Thomas More: Life Story

Chapter 5 : Public Life

In 1501, More qualified as a barrister and began to practise. It was not long before he took on educational and administrative roles within his profession – he became a Reader at Furnivall’s Inn, and then within Lincoln’s Inn, although he continued to study and write.  In the spring of 1503, Queen Elizabeth of York died in childbirth. More wrote a series of memorial verses for the Queen, called ‘A Rueful Lamentation’. It purports to represent the thoughts of the dying Queen, as she muses on her family, to be left behind.

In Roper’s biography, he claims that More sat in the Parliament of 1504, but modern biographers, most recently Peter Ackroyd, have concluded that there is no evidence to support this, or the subsequent assertion by Roper that More angered Henry VII by complaints against taxation.

In 1505, now well established in his profession, More decided to marry. He was 26 years old, which was fairly late for first marriage at the time. His bride was 17-year-old Joanna Colt, the daughter of a landowner from Hertfordshire who held property at Royston, not far from land that More owned jointly with his father. Joanna’s mother, Joanna Trusbut, had once been married to William Parr, whose grand-daughter, Katherine, became Henry VIII’s sixth wife.

More seems to have viewed his role as a husband as similar to that of a teacher. According to Erasmus, he was determined to mould Joanna into an intellectual companion. There is no specific record of Joanna’s views about this although the descriptions of her by More’s friends suggests that she was a young woman of a gentle and biddable nature, participating in More’s schemes for her better education.

However Joanna would not have had a great deal of time for intellectual activities as she was to bear six children in the course of her married life. Four of these children lived to adulthood: Margaret, Elizabeth, Cicely and John. The young couple moved into part of a property known as the Old Barge in Bucklersbury. At a later date More would inhabit the whole of the property but the time of his first marriage he could only afford a part of it.

Still travelling up the ranks of his profession, More undertook a number of offices within Lincoln’s Inn and in a demonstration of his increasing importance in the city of London was admitted as a member of the Mercers Guild in March 1509. It may have been as an affiliate of the Mercers that he became increasingly critical of Henry VII’s financial policies which many saw as tyrannical exactions.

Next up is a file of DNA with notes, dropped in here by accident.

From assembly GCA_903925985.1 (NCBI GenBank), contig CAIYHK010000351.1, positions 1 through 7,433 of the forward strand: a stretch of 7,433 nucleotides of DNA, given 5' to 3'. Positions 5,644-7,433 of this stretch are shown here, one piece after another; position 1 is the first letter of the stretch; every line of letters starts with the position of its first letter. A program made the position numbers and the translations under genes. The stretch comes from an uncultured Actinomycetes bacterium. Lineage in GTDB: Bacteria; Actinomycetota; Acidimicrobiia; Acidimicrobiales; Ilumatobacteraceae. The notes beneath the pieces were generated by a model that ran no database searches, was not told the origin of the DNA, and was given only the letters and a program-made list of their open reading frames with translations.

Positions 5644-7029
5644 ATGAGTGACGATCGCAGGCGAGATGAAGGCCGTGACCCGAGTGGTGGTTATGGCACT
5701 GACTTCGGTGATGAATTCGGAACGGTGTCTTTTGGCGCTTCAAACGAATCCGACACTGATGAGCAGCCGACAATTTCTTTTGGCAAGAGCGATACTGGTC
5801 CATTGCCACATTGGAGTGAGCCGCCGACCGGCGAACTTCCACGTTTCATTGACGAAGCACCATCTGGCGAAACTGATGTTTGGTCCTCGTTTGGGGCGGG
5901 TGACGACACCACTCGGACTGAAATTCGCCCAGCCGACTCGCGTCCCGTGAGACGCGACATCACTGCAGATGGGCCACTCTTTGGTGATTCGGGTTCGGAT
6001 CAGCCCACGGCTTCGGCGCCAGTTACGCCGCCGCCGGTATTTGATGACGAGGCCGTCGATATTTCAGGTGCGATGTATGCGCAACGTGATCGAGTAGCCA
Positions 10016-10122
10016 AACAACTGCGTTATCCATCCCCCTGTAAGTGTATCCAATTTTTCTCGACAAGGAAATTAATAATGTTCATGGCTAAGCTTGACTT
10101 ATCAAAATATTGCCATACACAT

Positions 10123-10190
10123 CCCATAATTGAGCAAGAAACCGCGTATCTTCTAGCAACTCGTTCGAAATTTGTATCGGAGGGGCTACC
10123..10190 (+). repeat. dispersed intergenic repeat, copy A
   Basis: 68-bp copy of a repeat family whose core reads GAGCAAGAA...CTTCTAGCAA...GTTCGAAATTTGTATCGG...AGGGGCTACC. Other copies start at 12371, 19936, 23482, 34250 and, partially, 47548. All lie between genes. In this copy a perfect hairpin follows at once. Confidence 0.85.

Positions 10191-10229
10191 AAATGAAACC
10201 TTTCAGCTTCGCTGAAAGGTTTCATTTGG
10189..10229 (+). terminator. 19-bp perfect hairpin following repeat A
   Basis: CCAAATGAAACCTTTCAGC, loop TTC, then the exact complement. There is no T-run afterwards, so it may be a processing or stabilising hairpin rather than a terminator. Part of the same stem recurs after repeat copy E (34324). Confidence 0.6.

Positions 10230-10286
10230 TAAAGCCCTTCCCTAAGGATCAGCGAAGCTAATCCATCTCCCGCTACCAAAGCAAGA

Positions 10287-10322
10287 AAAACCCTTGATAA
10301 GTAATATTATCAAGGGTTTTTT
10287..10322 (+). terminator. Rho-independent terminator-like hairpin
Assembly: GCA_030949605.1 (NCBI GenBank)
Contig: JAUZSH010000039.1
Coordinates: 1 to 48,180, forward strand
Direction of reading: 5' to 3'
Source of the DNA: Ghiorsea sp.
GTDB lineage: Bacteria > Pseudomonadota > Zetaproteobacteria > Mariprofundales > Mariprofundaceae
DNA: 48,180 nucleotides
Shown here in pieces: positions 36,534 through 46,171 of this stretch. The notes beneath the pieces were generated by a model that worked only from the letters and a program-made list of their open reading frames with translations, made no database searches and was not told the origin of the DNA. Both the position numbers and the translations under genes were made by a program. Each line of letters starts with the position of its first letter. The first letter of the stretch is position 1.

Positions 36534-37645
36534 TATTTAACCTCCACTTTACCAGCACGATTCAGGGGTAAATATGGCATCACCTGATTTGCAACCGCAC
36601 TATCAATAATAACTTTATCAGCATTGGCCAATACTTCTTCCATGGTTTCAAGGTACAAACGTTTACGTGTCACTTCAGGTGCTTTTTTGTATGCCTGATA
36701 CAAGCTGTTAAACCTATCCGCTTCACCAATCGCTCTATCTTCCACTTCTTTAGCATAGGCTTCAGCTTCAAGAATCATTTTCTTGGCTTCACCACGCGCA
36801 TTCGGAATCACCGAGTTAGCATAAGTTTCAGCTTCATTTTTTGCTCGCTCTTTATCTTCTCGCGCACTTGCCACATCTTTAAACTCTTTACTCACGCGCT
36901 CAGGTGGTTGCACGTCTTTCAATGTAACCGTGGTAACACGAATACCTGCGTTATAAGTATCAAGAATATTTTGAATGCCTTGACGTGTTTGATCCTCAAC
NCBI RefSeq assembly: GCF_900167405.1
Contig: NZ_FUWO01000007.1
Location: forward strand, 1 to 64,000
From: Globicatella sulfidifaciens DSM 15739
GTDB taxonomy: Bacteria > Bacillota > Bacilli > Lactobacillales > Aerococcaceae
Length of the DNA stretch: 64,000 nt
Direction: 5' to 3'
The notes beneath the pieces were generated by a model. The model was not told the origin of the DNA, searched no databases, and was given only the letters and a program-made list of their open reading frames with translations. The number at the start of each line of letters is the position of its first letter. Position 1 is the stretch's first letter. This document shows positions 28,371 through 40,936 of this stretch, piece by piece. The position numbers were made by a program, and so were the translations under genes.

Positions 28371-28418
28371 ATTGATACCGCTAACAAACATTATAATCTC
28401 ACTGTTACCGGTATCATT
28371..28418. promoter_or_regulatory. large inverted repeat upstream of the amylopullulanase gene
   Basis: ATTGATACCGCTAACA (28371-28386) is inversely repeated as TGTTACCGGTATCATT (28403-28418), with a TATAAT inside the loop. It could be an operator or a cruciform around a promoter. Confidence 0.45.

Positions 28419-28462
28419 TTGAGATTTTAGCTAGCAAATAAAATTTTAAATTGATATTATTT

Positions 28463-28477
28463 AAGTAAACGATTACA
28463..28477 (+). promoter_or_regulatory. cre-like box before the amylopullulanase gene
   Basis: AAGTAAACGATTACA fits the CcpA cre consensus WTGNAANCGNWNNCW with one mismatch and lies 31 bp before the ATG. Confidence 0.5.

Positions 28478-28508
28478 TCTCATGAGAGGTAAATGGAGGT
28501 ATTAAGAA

As a member of the Mercers Guild, More had duties to perform on its behalf. These included negotiations with the magistracy of Antwerp over the properties that English merchants were to be permitted to use in that city and it may have been in relation to this that he first travelled to continental Europe, visiting the great university cities of Louvain and Paris.

On his return he visited Coventry where his sister Elizabeth had settled following her marriage to John Rastell the city’s coroner. Rastell, as well as being a lawyer, was also a publisher – he had published More’s translation of Mirandola’s biography, and would publish other works of his later.

Thus by the beginning of 1509 the 30-year-old More was an increasingly successful lawyer, well-respected within a Guild, which would potentially place him in a position to become an alderman and even Lord Mayor of London, married with three children and a comfortably growing income. He could have continued in this vein and become a senior figure in the life and politics of the city of London but in 1509 his life took another turn with the death of King Henry VII and the accession of Henry VIII.

To celebrate the coronation of Henry VIII and his new wife, Katharine of Aragon, More wrote and delivered a coronation ode on behalf of the Mercers’ Company. This was a fulsome work which compared the accession of Henry VIII with the dawn of a golden age – parsimony and suspicion were vanquished and replaced with openhanded joy and clemency. Of course, More had an axe to grind in that as a representative of one of the big city guilds he very much hoped that taxation would be lightened.

The ode was then made into a presentation copy for the King. More added a rather tongue in cheek preface, in which he likened his fulsome verses to a girl piling on too many cosmetics, unsure of the value of the face beneath.